Snapshot: Ft. Niagara State Historic Site

Ft. Niagara was established nearly 300 years ago at the mouth of the Niagara River. France, Great Britain (twice) and the United States have claimed ownership. The 22-acre site is soaked in history. It’s worth a visit.

Schedule an extra day because the fishing on the Niagara River is fantastic. Contact Capt. Frank Campbell. Capt. Frank will put you on fish.

From USA Today https://usat.ly/2H1vnZu

Kentucky’s New Sporting License Year Arrives with Price Hike

Kentucky’s 2018-19 sport license year begins March 1. Prices have gone up.

There has been considerable grumbling about this across the outdoor fabric of the Commonwealth. The price hike is across the board and is fairly hefty. Example: beginning today the resident combination hunt/fish license will be $42. A year ago it was $30.

Non-residents won’t generally see a boost in fees. Non-resident rates were raised in 2014. The most previous hike in resident license fees was 2007.

Details and a full rundown of the new pricing is at www.fw.ky.gov. You can also buy your license at this site.

If you’d like to voice an opinion about the fees contact the Department of Fish and Wildlife headquarters at 1-800-858-1549. If you’d like to voice an option with someone who actually made the decision about the price hike contact your district commissioner. You’ll find their contact information at https://fw.ky.gov/More/Pages/District-Commission-Members.aspx.

Notes on Genesis (stove not scripture)

One of the perks of my job is testing new gear. A Genesis Base Camp Cooking System recently arrived. I immediately set it up on the tailgate of my F-150 for a brief test run.IMG_2413

The Genesis stove is a two-burner system. High tech, high heat output and simple to use. Boiling water on the tailgate is hardly a thorough field test. That will come later. I simply heated water and made a cup of tea to see how the stove worked, which was very well. The quality of construction is evident. The base camp system includes a 10-inch frying pan and 5-liter pot and wind shield, all of which nest together in a handy, easy-to-handle soft carrying case. The Genesis stove can be purchased without the pots. A HalfGen (one burner) model is also available.

More later. But until then check it out at www.jetboil.com. Jetboil is part of the Johnson Outdoors www.johnsonoutdoors.com family of products.

And my thanks to Sam Petri at www.dennyink.com for helping with this project.

 

Notes on Hidden Treasures

While visiting with my brother during the holidays we spend a couple of hours Christmas afternoon digging through a cedar chest that had been in our parent’s house. It has been years since either of us had delved into the battered old chest.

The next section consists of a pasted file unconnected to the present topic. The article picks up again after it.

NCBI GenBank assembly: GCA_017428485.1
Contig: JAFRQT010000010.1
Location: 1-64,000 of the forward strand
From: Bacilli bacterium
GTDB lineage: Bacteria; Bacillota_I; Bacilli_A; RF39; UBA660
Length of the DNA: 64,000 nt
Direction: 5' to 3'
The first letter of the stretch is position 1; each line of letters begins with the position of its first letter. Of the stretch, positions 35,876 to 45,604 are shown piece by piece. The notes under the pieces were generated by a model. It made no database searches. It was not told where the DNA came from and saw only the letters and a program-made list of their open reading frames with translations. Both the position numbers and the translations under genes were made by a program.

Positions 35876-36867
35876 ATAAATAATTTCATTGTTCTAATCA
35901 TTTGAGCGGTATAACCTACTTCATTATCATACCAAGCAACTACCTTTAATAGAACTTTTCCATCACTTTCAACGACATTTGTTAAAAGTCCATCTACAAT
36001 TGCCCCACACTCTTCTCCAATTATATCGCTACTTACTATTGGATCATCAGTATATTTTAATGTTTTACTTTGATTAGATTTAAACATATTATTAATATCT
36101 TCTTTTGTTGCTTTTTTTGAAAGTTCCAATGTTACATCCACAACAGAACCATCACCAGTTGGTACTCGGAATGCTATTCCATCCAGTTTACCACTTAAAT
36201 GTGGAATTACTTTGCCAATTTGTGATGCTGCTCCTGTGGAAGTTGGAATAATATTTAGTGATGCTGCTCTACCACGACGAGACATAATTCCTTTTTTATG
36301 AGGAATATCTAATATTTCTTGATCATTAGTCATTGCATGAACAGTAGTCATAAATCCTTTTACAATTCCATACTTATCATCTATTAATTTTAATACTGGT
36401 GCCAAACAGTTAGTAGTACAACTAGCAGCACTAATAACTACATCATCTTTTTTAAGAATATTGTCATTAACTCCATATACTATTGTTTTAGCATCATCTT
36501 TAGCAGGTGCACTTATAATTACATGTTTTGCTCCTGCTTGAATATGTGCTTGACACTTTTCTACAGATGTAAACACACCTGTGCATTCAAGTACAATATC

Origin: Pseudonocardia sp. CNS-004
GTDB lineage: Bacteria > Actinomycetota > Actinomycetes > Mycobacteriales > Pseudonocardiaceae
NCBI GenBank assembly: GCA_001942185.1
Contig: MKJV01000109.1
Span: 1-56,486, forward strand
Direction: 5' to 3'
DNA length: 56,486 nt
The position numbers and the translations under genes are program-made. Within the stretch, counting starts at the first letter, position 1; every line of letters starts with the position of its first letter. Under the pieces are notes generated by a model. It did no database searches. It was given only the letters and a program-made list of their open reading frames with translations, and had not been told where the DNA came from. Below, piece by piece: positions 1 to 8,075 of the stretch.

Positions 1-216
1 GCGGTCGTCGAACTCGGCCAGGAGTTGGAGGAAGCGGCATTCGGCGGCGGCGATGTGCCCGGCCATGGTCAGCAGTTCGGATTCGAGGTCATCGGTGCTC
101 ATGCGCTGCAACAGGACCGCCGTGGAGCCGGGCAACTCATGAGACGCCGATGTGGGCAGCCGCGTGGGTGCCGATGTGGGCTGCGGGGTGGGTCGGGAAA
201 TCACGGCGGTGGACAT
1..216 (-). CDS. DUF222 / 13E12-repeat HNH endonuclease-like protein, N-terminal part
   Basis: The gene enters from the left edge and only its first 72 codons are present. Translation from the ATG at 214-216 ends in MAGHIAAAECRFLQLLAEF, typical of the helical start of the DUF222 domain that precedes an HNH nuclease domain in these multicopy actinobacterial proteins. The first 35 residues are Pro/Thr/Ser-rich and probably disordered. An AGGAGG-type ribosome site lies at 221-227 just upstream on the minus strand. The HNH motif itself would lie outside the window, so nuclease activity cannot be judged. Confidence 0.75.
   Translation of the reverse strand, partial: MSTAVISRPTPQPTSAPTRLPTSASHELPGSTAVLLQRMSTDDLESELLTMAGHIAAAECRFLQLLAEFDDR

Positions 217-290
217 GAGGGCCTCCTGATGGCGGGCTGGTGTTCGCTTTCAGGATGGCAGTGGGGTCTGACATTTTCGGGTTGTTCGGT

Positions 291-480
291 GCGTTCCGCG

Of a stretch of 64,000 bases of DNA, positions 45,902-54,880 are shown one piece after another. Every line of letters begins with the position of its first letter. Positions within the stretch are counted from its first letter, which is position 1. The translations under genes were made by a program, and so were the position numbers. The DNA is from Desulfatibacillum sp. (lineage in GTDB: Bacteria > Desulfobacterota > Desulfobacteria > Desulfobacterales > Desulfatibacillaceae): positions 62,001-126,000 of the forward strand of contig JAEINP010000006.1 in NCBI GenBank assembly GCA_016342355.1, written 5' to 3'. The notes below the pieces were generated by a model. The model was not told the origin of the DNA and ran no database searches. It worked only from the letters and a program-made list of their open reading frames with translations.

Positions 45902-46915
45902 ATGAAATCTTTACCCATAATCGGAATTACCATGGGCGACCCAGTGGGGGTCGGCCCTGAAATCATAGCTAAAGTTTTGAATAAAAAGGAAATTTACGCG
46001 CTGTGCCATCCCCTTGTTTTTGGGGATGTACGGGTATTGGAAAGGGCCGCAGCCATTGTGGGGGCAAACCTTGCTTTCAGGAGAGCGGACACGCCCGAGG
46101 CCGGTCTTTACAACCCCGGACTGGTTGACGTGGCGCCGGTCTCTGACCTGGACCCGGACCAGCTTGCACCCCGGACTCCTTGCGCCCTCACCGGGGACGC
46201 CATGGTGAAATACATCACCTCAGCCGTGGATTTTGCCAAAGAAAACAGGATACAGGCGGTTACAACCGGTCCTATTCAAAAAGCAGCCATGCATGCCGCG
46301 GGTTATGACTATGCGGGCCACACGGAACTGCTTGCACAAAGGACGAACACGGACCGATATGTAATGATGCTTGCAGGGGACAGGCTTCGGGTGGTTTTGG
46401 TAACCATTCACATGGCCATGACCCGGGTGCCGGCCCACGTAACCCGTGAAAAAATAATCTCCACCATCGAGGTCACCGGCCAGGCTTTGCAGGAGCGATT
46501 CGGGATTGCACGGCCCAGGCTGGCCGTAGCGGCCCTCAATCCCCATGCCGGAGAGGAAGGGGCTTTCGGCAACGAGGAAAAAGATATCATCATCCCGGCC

It contained the usual assortment and family knickknacks and junk meaningless to anyone with a different last name: decades old receipts; yellowed and faded snapshots; a folded  packet of W-2 forms chronicling  our father’s yearly income for nearly two decades beginning in 1949. A note written in our mother’s round, flowing script. A baton my brother had twirled in school.  An antique, black-handled .38 revolver and a German-made .22 single action – both damaged and probably beyond the powers of the most skilled gunsmith. IMG_2330.jpg

My eye caught a flash of greenish bronze. “What’s that,” I asked. My brother removed a box and unwrapped a powder horn; about six inches long, the butt end larger than a golf ball but not quite baseball size. The stopper was missing and there was no strap but a roughly made catch was evidence that one had once been attached.  It was thin as bone china.

Neither of us could remember our father , a hunter, ever owning, shooting, or having any interest in a black powder firearm. We determined the horn must have belonged to our grandfather, William Zachary, our mother’s father, and a man of whom I have no memory. He died before my birth. My brother, who is nine years my senior, has vague memories of him.

I turned the old piece over in my hands. It was intact save for the missing stopper. A tiny pinhole marked the only flaw in the horn. It smelled faintly of powder. I handed it to my brother who took a whiff and shook his head. I then decided the unmistakable scent of black powder must have been generated from memory. If we were correct about the ownership it hadn’t seen action in nearly seven decades.

“You shoot a black powder gun, don’t you?” my brother asked.

“I do,” I said, still holding the old horn, which felt both fragile and indestructible.

“Maybe we could shoot your black powder gun and use this sometime,” he said.

Maybe. But for now it went back in the chest. Some things shouldn’t be disturbed.